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How does the pace of Fort McMurray's wildfire rebuild compare to Slave Lake?

The Town of Slave Lake isn’t isn’t surprised years after a similar wildfire raged through its community, Fort McMurray is still rebuilding.

Town of Slave Lake officials say it took five years to rebuild after the 2011 wildfire

Destroyed homes from the 2011 wildfire are shown in an aerial view of Slave Lake, Alta. (The Canadian Press/Jonathan Hayward)

Town of Slave Lake officials aren't surprised Fort McMurray is still rebuilding after a wildfire raged through the community.

The 2011 Slave Lake and 2016 Fort McMurray wildfires are not an apples–to–apples comparison.

Although both happened in May and both set records for evacuation numbers and damage totals, Fort McMurray's damage was much worse.

But when it comes to the pace of the rebuild, the Town of Slave Lake's CAO Brian Vance said Fort McMurray is rebuilding at the same pace.

Vance knows that's little comfort to those still out of their homes.

"I know it has been very difficult for people and I certainly sympathize with that," Vance said. "I can see a lot of the heartache happening here happening there."

In 2011, the Slave Lake wildfire destroyed 374 properties. Five years later, the Fort McMurray wildfire ruined 2,579 homes.

The Town of Slave Lake kept track of rebuilds by the number of development deposits that were re–paid.

Although this number includes other construction projects happening in Slave Lake at the time, Vance said there was little construction happening at the time that wasn't related to the wildfire.

At the time of the second anniversary of the Slave Lake wildfire, 65 homes or 17.3 per cent of the homes destroyed were rebuilt.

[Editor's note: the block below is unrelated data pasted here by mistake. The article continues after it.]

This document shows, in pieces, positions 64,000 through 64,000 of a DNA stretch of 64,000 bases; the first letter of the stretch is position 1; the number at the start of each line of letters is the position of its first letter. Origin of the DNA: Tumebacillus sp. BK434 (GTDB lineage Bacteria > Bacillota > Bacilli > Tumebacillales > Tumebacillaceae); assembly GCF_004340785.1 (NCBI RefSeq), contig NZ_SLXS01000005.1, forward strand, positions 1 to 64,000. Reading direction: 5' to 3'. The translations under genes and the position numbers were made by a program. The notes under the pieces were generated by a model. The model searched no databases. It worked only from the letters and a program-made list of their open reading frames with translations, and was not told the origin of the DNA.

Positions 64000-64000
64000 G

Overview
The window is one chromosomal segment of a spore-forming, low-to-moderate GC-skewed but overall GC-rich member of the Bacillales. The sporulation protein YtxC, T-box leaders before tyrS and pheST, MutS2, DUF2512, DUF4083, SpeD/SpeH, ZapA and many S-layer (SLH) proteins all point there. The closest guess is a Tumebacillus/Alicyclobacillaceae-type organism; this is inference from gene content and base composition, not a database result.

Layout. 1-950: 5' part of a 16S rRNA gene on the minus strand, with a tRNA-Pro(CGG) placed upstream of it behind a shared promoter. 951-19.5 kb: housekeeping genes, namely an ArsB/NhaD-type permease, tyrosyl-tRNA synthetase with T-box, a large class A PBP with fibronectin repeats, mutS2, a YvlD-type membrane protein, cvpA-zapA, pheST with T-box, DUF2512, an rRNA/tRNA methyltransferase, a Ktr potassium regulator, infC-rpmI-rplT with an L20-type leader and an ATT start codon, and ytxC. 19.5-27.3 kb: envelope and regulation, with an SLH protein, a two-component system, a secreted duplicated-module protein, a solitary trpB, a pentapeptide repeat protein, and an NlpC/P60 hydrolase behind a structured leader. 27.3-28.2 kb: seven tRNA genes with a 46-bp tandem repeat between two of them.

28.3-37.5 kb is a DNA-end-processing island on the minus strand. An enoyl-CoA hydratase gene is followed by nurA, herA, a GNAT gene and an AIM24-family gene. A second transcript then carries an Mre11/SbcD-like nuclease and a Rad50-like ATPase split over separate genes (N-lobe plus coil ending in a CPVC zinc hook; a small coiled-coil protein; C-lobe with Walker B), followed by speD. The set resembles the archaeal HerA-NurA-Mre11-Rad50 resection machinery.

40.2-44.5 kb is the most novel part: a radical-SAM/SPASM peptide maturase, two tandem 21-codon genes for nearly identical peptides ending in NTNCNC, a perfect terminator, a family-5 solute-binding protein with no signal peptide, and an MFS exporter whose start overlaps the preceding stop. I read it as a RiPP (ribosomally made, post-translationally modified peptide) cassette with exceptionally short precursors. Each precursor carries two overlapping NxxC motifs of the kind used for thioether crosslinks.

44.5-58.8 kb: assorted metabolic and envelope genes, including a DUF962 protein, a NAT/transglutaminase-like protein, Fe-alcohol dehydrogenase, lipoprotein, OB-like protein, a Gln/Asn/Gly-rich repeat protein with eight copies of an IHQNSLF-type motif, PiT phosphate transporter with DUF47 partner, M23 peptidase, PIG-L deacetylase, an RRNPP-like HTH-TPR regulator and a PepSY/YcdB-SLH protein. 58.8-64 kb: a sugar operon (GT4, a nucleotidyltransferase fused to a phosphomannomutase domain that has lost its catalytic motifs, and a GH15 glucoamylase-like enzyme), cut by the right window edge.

Two years after the Fort McMurray wildfire, 523 or 20.3 per cent of the homes destroyed have been rebuilt and passed final inspection.

A giant fireball is visible as a wildfire rips through the forest by Highway 63, 16 kilometres south of Fort McMurray, Alta. on May 7, 2016. Researchers at the University of Calgary say smartphone emergency apps don't provide much of the information people need during a disaster. (Jonathan Hayward/The Canadian Press)

Half-decade rebuild

Vance said it took five years for the city to fully rebuild, which he says seems like a long time but he cautions all sorts of problems can creep in when projects are rushed.

"In the end, what will be more important than speed is that they [home owners] get exactly what they want," Vance said. "When it is all done and they got their beautiful new house they would be much happier even if it took them an extra six months than if it had been rushed and it got lots of issues."

Slave Lake councillor Darin Busk said it took him 16 months to move back into his destroyed home. Much longer than Busk thought it would.

"I was hoping it would have been quicker," Busk said. "But with so many houses and such a limited supply of building supplies it was a little bit longer than I thought it would be."

 Follow David Thurton, CBC's Fort McMurray correspondent, on Facebook and Twitter, or email him at david.thurton@cbc.ca

About the Author

David Thurton is a national reporter in CBC's Parliamentary Bureau. He's worked for CBC in Fort McMurray, the Maritimes and in Canada's Arctic.